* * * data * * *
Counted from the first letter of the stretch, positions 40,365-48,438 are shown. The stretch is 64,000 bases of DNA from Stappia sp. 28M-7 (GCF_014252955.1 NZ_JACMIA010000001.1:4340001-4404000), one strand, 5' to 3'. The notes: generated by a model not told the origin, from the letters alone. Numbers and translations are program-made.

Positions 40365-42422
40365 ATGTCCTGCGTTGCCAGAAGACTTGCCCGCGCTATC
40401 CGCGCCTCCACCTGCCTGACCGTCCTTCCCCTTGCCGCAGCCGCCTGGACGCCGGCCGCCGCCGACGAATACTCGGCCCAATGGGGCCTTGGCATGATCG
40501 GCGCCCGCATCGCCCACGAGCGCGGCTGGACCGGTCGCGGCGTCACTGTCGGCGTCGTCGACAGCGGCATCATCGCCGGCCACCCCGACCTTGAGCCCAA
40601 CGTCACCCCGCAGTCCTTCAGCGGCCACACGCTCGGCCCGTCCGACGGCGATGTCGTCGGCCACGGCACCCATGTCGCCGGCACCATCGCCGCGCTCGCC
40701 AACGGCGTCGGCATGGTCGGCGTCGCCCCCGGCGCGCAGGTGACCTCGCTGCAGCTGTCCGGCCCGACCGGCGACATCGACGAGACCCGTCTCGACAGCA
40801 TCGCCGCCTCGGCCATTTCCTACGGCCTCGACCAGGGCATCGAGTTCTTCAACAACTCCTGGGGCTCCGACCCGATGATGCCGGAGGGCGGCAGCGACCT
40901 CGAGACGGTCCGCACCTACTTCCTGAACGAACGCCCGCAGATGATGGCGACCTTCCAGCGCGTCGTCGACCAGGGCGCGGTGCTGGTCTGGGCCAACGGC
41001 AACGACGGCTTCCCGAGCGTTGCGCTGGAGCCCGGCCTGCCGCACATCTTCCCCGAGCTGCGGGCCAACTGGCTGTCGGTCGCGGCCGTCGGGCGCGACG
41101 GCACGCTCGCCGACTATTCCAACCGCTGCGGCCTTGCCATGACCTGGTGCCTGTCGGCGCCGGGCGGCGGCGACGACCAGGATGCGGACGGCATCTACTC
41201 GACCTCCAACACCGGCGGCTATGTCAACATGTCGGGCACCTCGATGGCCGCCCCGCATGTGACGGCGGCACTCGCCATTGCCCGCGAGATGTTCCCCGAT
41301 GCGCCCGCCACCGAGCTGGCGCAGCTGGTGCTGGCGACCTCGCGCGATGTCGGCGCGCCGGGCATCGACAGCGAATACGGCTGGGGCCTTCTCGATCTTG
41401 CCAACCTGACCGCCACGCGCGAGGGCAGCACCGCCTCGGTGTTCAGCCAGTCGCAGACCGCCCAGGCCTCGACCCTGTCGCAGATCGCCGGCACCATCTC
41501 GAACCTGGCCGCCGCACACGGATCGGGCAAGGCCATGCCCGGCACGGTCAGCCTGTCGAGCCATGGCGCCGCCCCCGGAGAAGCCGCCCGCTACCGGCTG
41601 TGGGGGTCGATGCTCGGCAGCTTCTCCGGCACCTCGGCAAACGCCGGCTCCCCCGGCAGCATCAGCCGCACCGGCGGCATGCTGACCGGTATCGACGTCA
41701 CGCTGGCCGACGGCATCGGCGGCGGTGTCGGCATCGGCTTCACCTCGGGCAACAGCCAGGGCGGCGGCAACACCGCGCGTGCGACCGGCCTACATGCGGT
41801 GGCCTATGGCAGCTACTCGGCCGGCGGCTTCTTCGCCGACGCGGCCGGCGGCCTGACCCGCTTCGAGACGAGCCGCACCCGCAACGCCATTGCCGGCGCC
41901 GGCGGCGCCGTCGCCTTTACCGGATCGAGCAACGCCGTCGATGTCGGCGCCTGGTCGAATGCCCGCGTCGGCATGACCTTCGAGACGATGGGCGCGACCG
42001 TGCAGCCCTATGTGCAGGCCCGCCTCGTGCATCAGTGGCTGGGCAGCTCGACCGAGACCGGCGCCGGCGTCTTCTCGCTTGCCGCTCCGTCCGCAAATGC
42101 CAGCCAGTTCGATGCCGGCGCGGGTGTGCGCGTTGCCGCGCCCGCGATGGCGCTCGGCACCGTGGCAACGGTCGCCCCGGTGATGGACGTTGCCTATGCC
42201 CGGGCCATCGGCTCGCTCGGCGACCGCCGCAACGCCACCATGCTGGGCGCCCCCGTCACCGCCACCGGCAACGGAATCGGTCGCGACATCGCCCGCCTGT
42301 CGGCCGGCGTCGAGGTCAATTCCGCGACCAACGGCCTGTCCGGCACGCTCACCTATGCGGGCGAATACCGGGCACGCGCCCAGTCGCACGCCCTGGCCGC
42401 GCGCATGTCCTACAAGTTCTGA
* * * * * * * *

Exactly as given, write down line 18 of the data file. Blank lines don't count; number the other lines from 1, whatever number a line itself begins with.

41801 GGCCTATGGCAGCTACTCGGCCGGCGGCTTCTTCGCCGACGCGGCCGGCGGCCTGACCCGCTTCGAGACGAGCCGCACCCGCAACGCCATTGCCGGCGCC